"Defenders of the Faith" continued the legacy in a similarly bellicose fashion, at least on Side A. Speed demon "Freewheel Burning" and underrated all-time great "The Sentinel" joined "Jawbreaker" and "Rock Hard, Ride Free" as arguably the most resolutely metal LP side of any JUDAS PRIEST album. Considered a favorite of many fans, its second side nonetheless was too varied for its own good, yet offered a terrific pair of cuts in the slow-burning "When the Night Comes Down" and the experimental "Love Bites", which would offset tepid radio single "Some Heads are Gonna Roll" and an exercise in trying-too-hard known as "Heavy Duty" and "Defenders of the Faith". The suggestive "Eat Me Alive" boasted plenty of firepower, but is unessential in the larger scheme.
Shield your eyes from pictures of the band during the "Turbo" era and several of these tunes don't sound so bad, "Turbo Lover" and "Out in the Cold" in particular. Though guitar synths abounded, some of the core songwriting basics remained the same, albeit with a greater emphasis on good-time 80s commercialism. That might have resulted in some of the cheesiest material of JUDAS PRIEST's career, but still made tracks like "Parental Guidance" good fun. Besides, it's not like "Living after Midnight" or "Hot Rockin'" was deeply metaphorical in their lyrical brilliance anyway. Come on now; it's JUDAS PRIEST, not friggin' OPETH.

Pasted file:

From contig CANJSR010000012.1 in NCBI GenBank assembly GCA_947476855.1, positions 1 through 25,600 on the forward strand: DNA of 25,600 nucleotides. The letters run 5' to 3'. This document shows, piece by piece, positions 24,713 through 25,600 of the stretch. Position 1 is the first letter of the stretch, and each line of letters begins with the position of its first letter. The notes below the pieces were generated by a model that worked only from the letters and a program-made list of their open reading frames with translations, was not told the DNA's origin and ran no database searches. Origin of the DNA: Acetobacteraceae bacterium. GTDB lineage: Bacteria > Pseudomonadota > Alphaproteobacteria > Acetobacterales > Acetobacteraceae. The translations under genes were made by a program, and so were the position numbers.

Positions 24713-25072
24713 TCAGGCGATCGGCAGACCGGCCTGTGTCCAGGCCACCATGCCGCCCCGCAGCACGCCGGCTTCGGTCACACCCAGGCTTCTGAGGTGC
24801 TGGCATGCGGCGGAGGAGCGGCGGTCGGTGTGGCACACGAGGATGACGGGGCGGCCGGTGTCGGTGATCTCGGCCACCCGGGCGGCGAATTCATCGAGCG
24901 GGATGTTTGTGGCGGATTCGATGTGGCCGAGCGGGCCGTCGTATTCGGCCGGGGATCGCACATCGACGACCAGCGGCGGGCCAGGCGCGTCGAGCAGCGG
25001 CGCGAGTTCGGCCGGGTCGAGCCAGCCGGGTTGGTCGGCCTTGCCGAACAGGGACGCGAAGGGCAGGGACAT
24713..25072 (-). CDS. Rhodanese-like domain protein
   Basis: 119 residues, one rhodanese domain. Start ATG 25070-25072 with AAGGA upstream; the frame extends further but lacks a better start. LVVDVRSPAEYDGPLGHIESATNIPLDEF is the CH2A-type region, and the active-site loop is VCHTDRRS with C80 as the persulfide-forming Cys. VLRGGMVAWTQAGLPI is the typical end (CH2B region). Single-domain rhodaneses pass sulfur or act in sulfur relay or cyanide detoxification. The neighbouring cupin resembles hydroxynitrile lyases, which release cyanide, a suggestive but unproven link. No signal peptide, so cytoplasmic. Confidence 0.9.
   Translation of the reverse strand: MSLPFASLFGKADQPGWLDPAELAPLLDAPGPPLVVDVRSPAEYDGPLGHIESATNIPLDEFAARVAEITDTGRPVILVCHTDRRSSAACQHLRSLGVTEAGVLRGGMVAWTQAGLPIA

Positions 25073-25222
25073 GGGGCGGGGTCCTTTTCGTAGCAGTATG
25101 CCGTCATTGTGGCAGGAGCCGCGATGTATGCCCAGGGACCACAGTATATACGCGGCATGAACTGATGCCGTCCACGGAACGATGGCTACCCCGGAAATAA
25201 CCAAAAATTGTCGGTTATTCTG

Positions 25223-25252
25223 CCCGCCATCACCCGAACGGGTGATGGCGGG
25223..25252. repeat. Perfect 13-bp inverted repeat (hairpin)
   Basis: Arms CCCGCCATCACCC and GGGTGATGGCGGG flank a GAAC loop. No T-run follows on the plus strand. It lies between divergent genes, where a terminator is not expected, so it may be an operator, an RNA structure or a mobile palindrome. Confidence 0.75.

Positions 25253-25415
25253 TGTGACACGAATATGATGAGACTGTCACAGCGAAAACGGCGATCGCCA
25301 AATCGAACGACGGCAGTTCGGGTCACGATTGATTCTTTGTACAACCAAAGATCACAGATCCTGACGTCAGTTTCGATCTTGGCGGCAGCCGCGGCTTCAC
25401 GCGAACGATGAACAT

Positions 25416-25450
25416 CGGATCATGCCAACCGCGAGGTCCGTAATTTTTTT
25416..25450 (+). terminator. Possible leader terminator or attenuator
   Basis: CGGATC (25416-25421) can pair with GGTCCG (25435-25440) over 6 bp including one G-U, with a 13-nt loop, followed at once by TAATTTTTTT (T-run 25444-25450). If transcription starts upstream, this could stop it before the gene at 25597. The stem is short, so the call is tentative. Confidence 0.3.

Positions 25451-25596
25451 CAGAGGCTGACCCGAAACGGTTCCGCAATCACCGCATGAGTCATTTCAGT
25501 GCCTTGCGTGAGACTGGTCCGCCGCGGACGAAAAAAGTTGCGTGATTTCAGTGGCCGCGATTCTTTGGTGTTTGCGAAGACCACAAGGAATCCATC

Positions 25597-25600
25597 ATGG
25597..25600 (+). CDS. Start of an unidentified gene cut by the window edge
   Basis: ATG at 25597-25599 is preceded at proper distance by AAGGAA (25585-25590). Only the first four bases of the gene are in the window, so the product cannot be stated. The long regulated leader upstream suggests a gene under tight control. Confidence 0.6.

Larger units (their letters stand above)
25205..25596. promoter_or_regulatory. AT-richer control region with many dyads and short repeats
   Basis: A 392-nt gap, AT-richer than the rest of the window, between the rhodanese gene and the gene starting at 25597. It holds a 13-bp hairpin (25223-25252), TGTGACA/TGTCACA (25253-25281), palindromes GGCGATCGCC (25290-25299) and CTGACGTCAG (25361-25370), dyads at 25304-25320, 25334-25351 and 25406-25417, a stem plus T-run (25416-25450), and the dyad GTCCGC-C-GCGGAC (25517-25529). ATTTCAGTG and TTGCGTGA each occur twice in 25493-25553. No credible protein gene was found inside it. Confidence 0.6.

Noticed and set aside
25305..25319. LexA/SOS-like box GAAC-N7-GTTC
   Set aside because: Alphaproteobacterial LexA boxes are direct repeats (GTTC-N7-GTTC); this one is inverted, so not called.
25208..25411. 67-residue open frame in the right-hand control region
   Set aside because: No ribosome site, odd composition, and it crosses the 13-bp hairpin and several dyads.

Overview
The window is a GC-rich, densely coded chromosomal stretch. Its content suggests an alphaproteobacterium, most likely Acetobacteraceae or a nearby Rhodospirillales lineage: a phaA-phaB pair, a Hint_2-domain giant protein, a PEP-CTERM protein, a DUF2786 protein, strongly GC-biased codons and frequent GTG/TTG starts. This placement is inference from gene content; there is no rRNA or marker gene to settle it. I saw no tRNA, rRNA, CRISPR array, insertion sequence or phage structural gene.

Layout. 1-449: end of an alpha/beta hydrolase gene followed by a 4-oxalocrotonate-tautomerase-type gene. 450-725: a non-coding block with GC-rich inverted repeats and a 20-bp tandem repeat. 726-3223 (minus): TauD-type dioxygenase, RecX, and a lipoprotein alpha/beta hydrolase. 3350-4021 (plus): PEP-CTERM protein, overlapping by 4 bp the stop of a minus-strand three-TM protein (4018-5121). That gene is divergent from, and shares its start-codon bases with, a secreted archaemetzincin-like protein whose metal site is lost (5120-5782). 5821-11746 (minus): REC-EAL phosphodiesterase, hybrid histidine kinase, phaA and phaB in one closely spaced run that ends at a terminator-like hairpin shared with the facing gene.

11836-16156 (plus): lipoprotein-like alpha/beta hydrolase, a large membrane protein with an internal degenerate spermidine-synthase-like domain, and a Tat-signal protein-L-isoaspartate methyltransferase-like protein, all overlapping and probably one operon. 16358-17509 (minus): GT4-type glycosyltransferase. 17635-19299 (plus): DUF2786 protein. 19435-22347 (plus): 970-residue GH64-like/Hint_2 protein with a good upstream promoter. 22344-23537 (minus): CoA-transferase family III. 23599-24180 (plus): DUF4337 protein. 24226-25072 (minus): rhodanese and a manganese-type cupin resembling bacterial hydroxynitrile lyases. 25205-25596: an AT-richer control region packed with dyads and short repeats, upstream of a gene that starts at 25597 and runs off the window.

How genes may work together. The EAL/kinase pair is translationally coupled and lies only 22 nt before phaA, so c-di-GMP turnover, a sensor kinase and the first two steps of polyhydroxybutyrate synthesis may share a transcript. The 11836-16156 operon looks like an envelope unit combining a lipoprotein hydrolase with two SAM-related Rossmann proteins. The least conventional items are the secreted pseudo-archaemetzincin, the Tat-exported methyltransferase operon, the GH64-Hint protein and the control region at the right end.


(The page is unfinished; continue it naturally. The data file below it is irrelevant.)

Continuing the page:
"Priest…Live!" was another calculated move to capitalize on the successful "Turbo" tour and had the feel of an album of studio cuts with piped-in crowd noise. The double-disc worked fine as a live retrospective, but lacked the urgency and electricity of "Unleashed in the East". Regardless, there really isn't a great deal to dislike about it. Disc number 17, "Touch of Evil – Live" at least offered a good 21st Century representation of the band and a final performance snapshot.
Then came a return to form of sorts called "Ram it Down" to which history hasn't been all that kind, and unfairly so. A few middling cuts do nothing to detract from some anthems of pure steel, including the vaunted "Blood Red Skies", as well as the up-tempo "Hard as Iron". And let's face it; the title track is not all that dissimilar to "Freewheel Burning", even it didn't get anywhere near the same amount of love. And there ain't a damn thing wrong with "Heavy Metal" or the metalized version of "Johnny B. Goode".